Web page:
About SPNA

The Sylvan Park Neighborhood Association (SPNA) is the collective community voice for addressing neighborhood issues such as zoning, security, beautification, traffic, metropolitan services, and environment.

SPNA members meet on the second Monday of each month at 7 p.m. in the Senior Renaissance Center of Cohn Adult Learning Center at 4805 Park Avenue.

About Sylvan Park

Welcome to Sylvan Park! We hope you love this neighborhood as much as we do. Take a look at our Frequently Asked Questions for newcomers to learn more.

Sunday, July 14, 2013

The Produce Place: 25 Years and Counting

The Produce Place hosts a customer appreciation day on Saturday, July 13th
When I stopped by the Produce Place on Saturday, owner Barry Burnette was in his element. Burnette was tending to sliders on the grill and expertly rotating fresh corn, all while doing what he loves most: talking produce and talking to his customers. Downing Cattle Company from Kentucky supplied the beef, and the corn came from Springfield, Tennessee, picked less than twenty-four hours earlier.

What started as a dream and the simple idea of bringing the taste of fresh food to the masses, culminated in a 25-year anniversary celebration for Produce Place on Saturday. Burnette and his staff threw a customer appreciation party by grilling out in the parking lot and discounting some of their produce.

“I feel fortunate and proud about the staff that we’ve had so long,” reflected Burnette, looking out over the packed parking lot in front of the store entrance. “Our key staff has been with me for 21 years, between four of them, almost 100 years. I’m very proud of that. I tend to take bragging rights on that.”

Burnette credits a bit of fate for all of his success. When the building on the corner of 40th and Murphy Road finally went up for sale in the early ‘80s, Burnette was a day too late in making an offer. But, as luck would have it, Burnette knew the person who wanted to buy it.

“His wife told me he was down in Florida so I called him and we talked for a bit and I just asked him if he would let go of the contract and throw me a bone. He called me back in two days at the office and he said ‘I believe I’m going to throw you that bone.’”

Burnette wanted to keep the character of the old grocery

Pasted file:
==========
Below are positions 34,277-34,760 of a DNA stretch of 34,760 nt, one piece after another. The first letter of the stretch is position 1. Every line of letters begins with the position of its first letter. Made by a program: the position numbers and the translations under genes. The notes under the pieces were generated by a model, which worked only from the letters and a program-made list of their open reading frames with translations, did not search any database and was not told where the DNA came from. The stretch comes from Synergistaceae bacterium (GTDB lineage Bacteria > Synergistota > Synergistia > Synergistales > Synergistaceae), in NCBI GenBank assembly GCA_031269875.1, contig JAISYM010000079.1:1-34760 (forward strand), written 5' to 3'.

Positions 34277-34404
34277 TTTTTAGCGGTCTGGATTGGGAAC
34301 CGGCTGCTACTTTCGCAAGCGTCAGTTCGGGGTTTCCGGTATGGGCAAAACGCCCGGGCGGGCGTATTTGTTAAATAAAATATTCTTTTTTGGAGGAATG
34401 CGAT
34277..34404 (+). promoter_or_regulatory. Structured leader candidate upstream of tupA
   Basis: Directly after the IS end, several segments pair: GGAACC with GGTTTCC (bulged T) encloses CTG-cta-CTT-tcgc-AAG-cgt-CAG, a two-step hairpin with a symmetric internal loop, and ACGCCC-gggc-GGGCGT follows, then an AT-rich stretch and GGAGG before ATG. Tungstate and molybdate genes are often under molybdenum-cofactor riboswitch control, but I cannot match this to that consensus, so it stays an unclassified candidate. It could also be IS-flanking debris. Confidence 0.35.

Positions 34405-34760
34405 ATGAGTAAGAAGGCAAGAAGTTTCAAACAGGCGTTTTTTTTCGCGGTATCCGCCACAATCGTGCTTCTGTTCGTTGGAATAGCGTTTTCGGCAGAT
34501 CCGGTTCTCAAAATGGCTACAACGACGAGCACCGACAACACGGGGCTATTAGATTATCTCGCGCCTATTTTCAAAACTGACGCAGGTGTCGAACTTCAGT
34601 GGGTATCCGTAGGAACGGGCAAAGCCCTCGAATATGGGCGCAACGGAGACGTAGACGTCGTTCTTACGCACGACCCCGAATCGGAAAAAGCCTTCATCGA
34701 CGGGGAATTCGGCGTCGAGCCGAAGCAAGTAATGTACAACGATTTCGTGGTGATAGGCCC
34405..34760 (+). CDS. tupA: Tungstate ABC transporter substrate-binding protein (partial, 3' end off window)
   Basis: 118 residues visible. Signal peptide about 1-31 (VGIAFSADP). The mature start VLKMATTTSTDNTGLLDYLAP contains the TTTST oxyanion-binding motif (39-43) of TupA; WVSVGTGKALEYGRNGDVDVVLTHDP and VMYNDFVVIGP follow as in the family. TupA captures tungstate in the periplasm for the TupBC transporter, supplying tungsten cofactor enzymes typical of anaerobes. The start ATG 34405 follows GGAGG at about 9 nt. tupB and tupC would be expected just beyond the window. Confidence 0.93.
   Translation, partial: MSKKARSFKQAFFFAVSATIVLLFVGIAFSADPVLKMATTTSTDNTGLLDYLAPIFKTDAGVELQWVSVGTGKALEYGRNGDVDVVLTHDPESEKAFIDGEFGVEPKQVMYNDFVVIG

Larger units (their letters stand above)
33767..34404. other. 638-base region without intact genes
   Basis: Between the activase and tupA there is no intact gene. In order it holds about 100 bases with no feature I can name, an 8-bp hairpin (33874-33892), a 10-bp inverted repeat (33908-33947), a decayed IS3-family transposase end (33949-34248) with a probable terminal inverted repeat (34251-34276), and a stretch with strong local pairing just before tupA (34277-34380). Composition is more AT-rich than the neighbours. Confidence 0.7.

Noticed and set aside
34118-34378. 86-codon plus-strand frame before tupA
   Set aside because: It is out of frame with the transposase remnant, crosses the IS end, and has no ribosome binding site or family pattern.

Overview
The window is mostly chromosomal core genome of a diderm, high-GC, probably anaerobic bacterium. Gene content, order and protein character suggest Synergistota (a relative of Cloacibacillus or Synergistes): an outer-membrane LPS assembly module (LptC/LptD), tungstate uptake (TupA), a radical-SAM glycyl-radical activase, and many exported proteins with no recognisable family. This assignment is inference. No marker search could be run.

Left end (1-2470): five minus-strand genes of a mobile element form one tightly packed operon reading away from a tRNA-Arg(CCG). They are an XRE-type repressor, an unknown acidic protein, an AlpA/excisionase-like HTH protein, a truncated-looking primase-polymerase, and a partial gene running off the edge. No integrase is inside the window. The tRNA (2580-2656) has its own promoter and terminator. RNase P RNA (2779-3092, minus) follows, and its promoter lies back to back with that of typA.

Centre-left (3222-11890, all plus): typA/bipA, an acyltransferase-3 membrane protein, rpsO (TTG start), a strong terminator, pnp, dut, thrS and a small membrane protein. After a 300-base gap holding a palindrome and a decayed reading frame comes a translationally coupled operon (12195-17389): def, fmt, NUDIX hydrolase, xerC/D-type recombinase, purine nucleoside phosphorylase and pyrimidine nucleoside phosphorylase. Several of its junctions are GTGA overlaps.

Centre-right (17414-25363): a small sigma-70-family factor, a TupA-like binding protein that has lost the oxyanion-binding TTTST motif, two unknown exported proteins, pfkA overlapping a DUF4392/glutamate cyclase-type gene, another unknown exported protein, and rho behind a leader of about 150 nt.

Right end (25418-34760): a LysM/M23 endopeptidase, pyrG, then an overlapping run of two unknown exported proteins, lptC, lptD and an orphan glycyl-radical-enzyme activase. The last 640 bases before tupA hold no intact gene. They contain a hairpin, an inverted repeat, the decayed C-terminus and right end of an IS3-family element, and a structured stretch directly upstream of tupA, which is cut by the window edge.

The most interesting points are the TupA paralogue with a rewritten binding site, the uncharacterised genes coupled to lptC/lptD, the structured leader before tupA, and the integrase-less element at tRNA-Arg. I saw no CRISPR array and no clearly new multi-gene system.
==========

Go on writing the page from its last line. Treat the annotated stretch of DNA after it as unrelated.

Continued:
store, originally built in 1926, but did have to gut the downstairs portion (the upstairs still has original wallpaper) before officially opening for business.“Today, 25 years ago, it was raining when I came to work.
Our sign maker was behind on putting our sign up, so there wasn’t a sign up the day we opened and it was raining the first half of the day,” Burnette remembers. “I put an ad in the old-time Nashville Scene [for] ‘free lettuce.’ I thought I was going to give away 250. We gave away six, not 600, but six for the week.”It’s a story that makes Burnette laugh, especially since a long-time customer of Produce Place is one of the six people who came in that day for free lettuce. But Burnette says when they got a little blurb in the paper a few months later, business took off and hasn’t slowed down since.
Burnette talks with customers
Burnette credits the neighborhood (he’s lived in Sylvan Park since 1982), the fantastic customer base, his employees and local farmers for making the Produce Place what it is today and says he has no plans of changing pace.

“I’m still going to do it for a while. I love it. I really love doing it. Somebody asked me ‘What’s your recipe for longevity?’ I put love in it, I really do and so does our staff. They really enjoy their job and I really enjoy what I do.”

Even though the Produce Place has gone from one employee to twenty-three, Burnette says he still enjoys calling his customers by name. So next time you find yourself wandering through the aisles, taking in the sites and smells of our neighborhood grocery store, Burnette says he hopes customers will say hello.

1 comment:

  1. Anonymous6:22 PM

    Love you Barry!! Even though I don't get to shop at the store or entertain my neighbors at Halloween or Christmas anymore, memories mean a lot. You are a special person. Bet you will know who this is without a name because I am still a fighter for Park Avenue and our Historic Richland Park. Stop by sometime....